08/30/2004 11:00PM

Gomez: Bootstraps in hand

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Garrett Gomez (above), who last raced in Southern California at the 2002 Oak Tree meeting, spent several months in what he calls a "brutal" behavior-modification program.

DEL MAR, Calif. - A bit older, a bit heavier, and, he believes, a whole lot wiser, jockey Garrett Gomez was at Del Mar on Tuesday morning, working horses in preparation for a return to riding for the first time in nearly two years.

Gomez, 32, last rode in Southern California at Santa Anita's Oak Tree meeting in October 2002. Beset by marital and substance-abuse problems, Gomez left this circuit and rode briefly at Sunland Park before going AWOL.

In recent months, Gomez has completed a lengthy substance-abuse program, and steadily went about the process of being re-licensed by the California Horse Racing Board. His license had expired in January 2003.

On Monday afternoon, Gomez was granted a conditional license by the racing board. According to Mike Marten, a spokesman for the board, Gomez's license is similar to the one under which Patrick Valenzuela rode in that it requires hair-follicle testing, random drug testing, and consistent attendance at after-care meetings.

"He can exercise horses as of today, and he can start riding when Fairplex begins on Sept. 9," Marten said Tuesday.

Gomez will be represented by agent Jim Pegram, who had been without a rider since being fired by David Flores earlier this year. Both Gomez and Pegram were at Del Mar on Tuesday, re-establishing contacts. Gomez worked two horses Tuesday morning. He still needs to lose a few pounds to be at or near his old riding weight, so he begged off when a friend invited him to breakfast.

Gomez said he left California in October 2002 because "I was looped."

He said, "My family life was not very good. Everything kind of caved in on me.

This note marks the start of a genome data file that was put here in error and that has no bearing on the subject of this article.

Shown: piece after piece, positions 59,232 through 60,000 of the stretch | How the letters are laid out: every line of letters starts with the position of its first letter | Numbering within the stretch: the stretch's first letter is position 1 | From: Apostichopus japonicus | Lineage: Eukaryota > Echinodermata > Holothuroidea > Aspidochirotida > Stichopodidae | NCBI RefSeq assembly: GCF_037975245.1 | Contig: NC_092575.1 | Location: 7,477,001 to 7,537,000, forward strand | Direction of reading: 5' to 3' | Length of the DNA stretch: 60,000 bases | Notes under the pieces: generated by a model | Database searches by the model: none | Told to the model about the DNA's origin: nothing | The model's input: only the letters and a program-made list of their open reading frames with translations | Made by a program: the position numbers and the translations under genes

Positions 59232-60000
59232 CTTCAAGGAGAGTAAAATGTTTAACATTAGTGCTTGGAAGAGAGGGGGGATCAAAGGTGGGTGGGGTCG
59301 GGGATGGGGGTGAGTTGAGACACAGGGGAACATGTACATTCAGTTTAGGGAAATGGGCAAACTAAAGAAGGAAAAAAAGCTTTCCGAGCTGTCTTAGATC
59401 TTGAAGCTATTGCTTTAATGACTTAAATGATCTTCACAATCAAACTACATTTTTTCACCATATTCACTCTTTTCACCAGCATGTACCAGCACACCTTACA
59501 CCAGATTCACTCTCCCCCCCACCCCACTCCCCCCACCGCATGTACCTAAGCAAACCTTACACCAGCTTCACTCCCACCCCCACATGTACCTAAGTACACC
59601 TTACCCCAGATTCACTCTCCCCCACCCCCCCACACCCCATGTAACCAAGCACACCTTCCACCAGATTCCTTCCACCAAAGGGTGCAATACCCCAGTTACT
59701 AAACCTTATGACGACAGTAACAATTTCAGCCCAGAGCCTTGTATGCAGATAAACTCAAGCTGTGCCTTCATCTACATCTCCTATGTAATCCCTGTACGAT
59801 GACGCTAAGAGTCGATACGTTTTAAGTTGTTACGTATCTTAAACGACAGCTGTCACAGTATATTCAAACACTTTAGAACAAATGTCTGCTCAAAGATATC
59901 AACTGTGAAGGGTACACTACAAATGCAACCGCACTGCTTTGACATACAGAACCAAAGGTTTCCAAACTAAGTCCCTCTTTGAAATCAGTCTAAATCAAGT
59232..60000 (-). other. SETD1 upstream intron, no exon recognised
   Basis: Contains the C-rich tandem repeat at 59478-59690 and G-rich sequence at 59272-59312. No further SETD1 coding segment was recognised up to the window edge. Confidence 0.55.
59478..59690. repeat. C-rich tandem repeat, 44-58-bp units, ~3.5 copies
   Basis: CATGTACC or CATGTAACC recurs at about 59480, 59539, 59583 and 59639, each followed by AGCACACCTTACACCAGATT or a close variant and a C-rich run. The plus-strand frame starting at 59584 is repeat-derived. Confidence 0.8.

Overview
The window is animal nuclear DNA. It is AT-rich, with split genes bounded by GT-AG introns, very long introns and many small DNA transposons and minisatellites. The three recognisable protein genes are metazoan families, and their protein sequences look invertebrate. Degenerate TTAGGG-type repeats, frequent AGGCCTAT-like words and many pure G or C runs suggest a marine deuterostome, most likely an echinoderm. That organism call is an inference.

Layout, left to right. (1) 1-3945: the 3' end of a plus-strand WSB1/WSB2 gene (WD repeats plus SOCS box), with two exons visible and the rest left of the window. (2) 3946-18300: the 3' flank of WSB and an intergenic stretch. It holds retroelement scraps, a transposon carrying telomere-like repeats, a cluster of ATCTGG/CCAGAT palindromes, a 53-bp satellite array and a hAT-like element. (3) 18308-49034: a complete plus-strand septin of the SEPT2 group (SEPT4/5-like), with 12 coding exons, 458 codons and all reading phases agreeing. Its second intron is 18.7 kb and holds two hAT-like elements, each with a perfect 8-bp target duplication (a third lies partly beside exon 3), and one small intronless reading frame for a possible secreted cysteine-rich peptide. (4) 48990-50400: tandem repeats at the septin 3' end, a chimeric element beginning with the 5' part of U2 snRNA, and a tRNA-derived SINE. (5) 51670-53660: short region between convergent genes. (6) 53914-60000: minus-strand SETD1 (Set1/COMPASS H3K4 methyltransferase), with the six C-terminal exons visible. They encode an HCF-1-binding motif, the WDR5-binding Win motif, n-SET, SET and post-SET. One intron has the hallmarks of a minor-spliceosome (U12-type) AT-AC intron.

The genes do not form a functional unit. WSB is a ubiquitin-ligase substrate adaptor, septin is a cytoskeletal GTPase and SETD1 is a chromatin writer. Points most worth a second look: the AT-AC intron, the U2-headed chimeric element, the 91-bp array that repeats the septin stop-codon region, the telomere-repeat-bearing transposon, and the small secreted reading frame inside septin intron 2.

"I grew up around the track. This is all I know. There's a lot of alcohol and stuff that's acceptable around here. After the races, people drink. My mom drank. My dad drank. It wasn't a big deal. But it became a problem. It took me places I didn't want to go."

Gomez credited a lengthy stay at Impact, a private facility in Pasadena, Calif., for getting his life back on course.

"I was there for three or four months, and then came and went for another two," Gomez said. "It's a behavior-modification place. You look at your behavior and the way you handle situations. At the beginning of the process, I didn't see I had a problem. I went to a couple of other facilities on my own and couldn't get it done.

"This last one wasn't a place I wanted to stay. The program was tough and brutal. They take everything away from you. They take away all your self-esteem and then build it from the bottom up. It's like the last house on the hill. I wouldn't send my dog there, but I say that in a positive way. I owe my life to that place, even if it doesn't work out as far as riding."

Gomez said his estranged wife, Pam, got him into the facility. They have two children together. Gomez has two other children from a previous marriage. Gomez said he, Pam, and their two kids were going to the beach on Tuesday.